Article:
From Diane Cohen’s Blog
One of the things that has always drawn me to mediation is the role that the mediator plays in helping parties think meaningfully about what they want in ways that they may never have before. This seems counter-intuitive since a mediation is a discussion between two parties, rather than an in-depth discussion with one party (especially if the mediator does not caucus, as I almost never do).
Why is this the case?
A mediation involving a concrete issue between two parties involves a micro-focus on that issue. A micro-focus allows for an analysis that is more thorough, more meaningful and more nuanced than a larger focus because the issue is more manageable. And despite the fact that it is a micro-focus on an issue, the human mind will understand whether it has significance beyond the issue. The person will subconsciously, consciously or intuitively learn from it. In the course of the micro-focus, the mediator will seek to help the parties understand what is behind their positions so as to help them find common ground. In this way, parties search their assumptions, desires, beliefs, fears, concerns and ideals to come up with answers and understand themselves better so as to decide what they can agree upon. It is this searching and the ensuing self-knowledge which is the road to self-actualization.
When the mediation involves two parties who feel intimate with one another and a mediator whom they trust to be non-judgmental, neutral, respectful of self-determination, and committed to confidentiality, there may be no holds barred. Despite the strong emotions that might emerge, the mediator will guide the parties back to the subject and will not let it stray to the realm of accusation and non-productive anger as open discussions of this type often do without a mediator. Yet the mediator will respect the understanding that the parties derive from their emotions and intuition, and will not reject them as having no place in the discussion. When parties are left to their own devices it can be extraordinarily difficult — even if they have the self-control — to avoid accusation and non-productive anger, to parse out the nuances of what they are saying, to communicate them, and to be willing to hear the other person’s concerns without rejecting them for fear of having their own concerns lost. In mediation, the mediator makes sure all of that happen. The mediator is in essence, an organizing force.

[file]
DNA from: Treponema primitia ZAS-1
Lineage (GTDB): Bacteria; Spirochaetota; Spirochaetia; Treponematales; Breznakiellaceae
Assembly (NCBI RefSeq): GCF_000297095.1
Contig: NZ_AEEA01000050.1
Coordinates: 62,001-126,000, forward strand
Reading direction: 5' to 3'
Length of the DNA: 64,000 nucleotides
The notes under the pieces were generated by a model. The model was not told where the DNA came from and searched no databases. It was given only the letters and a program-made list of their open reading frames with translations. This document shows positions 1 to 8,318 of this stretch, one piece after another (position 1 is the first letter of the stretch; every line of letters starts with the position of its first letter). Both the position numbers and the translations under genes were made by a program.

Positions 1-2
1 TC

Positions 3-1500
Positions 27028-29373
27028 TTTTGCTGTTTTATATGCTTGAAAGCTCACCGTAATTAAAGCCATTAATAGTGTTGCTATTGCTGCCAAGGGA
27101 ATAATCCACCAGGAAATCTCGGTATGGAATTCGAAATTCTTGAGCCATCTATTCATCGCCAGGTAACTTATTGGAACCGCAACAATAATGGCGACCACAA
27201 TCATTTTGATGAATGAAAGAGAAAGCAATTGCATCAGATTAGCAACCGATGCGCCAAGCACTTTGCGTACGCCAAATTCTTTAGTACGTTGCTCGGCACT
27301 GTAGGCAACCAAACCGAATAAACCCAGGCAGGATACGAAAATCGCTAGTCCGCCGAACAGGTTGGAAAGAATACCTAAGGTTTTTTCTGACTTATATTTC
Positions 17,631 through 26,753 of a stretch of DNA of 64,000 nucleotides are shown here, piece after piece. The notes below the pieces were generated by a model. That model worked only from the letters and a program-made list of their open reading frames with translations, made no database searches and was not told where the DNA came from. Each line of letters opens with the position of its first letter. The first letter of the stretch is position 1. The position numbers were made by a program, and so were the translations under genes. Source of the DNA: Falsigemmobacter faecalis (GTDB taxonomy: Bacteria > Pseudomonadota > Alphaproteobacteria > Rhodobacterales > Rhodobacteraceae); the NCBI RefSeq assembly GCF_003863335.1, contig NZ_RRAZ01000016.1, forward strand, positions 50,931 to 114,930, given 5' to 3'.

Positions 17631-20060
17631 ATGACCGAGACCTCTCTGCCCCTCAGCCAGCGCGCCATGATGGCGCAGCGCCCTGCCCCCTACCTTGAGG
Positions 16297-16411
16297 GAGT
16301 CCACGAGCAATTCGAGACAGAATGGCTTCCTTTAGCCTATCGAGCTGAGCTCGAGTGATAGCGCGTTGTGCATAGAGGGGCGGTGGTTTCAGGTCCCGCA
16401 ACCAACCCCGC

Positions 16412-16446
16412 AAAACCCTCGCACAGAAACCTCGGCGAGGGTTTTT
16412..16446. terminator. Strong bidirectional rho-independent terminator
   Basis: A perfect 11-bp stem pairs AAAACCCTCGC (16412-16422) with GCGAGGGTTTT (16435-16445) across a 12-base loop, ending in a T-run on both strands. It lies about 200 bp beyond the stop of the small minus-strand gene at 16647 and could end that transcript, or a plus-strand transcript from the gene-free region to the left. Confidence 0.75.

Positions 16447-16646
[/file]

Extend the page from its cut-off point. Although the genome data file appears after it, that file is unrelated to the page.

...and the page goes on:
Achieving self-actualization, seeing another person achieve it, having it respected by the other party and the mediator, having it play a role and take concreteness in the form of an agreement is a heady and — yes — transformative experience. Self-actualization may involve the realization that one has great empathy and compassion for the other; it may involve the recognition that one wants to travel a different path than one previously thought, it may involve the capacity to understand the other more deeply and to find meaning in that understanding, or it may simply be a better understanding of what one wants in the particular context of the mediation. It depends greatly on the degree to which a party has self-knowledge before the mediation, the degree to which a party wants to self-explore, the degree to which the mediator helps parties stay focused on their motivations and desires, and the degree to which the issues in the mediation require self-analysis.
Despite the intensely personal nature of this self-analysis, mediation should not be intrusive. A mediator should have techniques that encourage the parties to think about their motivations in their own minds, but only to share them to the extent that they wish to do so. So, parties may internally think a variety of thoughts and gain knowledge about themselves and their self-motivations and goals, but may reduce that to one relevant statement. The relevant statement, in the context of a parenting plan, for example, may simply be that the party no longer feels fixated on a particular position, but is willing to entertain a different type of schedule. The motivations for this change may be unexpressed, but the party may feel transformed by the new self-knowledge. The other party may also, of course, feel inspired and transformed by the change in attitude.
One might ask whether the techniques that a mediator uses can help a single party self-actualize, outside a mediation, perhaps in a coaching or consulting context. Surely, this is possible. Mediation has an advantage, however, in that it has a built-in devil’s advocate in the form of the other party; and it has the concreteness and immediacy of a decision which will actually be put into effect. Ironically, although it is designed to address concerns between two parties, it is ideal for self-actualization.